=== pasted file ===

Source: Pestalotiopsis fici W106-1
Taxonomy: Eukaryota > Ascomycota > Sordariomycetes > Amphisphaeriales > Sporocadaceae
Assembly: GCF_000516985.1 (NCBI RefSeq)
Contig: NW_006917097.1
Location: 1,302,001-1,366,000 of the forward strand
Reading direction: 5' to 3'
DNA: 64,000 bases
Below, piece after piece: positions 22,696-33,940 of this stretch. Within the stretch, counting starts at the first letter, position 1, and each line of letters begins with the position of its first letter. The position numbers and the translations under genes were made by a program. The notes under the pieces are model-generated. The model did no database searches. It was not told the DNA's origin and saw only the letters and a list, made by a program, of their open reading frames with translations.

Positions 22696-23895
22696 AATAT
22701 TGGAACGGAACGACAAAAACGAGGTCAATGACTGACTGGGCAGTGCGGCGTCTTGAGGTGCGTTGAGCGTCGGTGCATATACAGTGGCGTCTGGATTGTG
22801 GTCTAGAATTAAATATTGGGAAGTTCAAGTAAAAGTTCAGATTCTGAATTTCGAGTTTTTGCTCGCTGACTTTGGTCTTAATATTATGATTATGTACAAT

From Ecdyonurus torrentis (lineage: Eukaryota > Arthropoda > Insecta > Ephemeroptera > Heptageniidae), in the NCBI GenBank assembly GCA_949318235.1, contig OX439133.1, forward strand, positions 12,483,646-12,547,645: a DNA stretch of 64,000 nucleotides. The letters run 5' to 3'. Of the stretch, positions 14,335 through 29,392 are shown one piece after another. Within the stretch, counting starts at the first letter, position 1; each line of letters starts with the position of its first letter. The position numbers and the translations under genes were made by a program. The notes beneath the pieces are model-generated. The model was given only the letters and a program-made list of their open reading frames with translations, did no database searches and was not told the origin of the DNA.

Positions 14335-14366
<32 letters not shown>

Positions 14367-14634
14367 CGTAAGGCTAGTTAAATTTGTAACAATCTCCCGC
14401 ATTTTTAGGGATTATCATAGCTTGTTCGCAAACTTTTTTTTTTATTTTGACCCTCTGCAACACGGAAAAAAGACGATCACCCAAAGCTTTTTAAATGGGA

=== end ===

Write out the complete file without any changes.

Source: Pestalotiopsis fici W106-1
Taxonomy: Eukaryota > Ascomycota > Sordariomycetes > Amphisphaeriales > Sporocadaceae
Assembly: GCF_000516985.1 (NCBI RefSeq)
Contig: NW_006917097.1
Location: 1,302,001-1,366,000 of the forward strand
Reading direction: 5' to 3'
DNA: 64,000 bases
Below, piece after piece: positions 22,696-33,940 of this stretch. Within the stretch, counting starts at the first letter, position 1, and each line of letters begins with the position of its first letter. The position numbers and the translations under genes were made by a program. The notes under the pieces are model-generated. The model did no database searches. It was not told the DNA's origin and saw only the letters and a list, made by a program, of their open reading frames with translations.

Positions 22696-23895
22696 AATAT
22701 TGGAACGGAACGACAAAAACGAGGTCAATGACTGACTGGGCAGTGCGGCGTCTTGAGGTGCGTTGAGCGTCGGTGCATATACAGTGGCGTCTGGATTGTG
22801 GTCTAGAATTAAATATTGGGAAGTTCAAGTAAAAGTTCAGATTCTGAATTTCGAGTTTTTGCTCGCTGACTTTGGTCTTAATATTATGATTATGTACAAT

From Ecdyonurus torrentis (lineage: Eukaryota > Arthropoda > Insecta > Ephemeroptera > Heptageniidae), in the NCBI GenBank assembly GCA_949318235.1, contig OX439133.1, forward strand, positions 12,483,646-12,547,645: a DNA stretch of 64,000 nucleotides. The letters run 5' to 3'. Of the stretch, positions 14,335 through 29,392 are shown one piece after another. Within the stretch, counting starts at the first letter, position 1; each line of letters starts with the position of its first letter. The position numbers and the translations under genes were made by a program. The notes beneath the pieces are model-generated. The model was given only the letters and a program-made list of their open reading frames with translations, did no database searches and was not told the origin of the DNA.

Positions 14335-14366
<32 letters not shown>

Positions 14367-14634
14367 CGTAAGGCTAGTTAAATTTGTAACAATCTCCCGC
14401 ATTTTTAGGGATTATCATAGCTTGTTCGCAAACTTTTTTTTTTATTTTGACCCTCTGCAACACGGAAAAAAGACGATCACCCAAAGCTTTTTAAATGGGA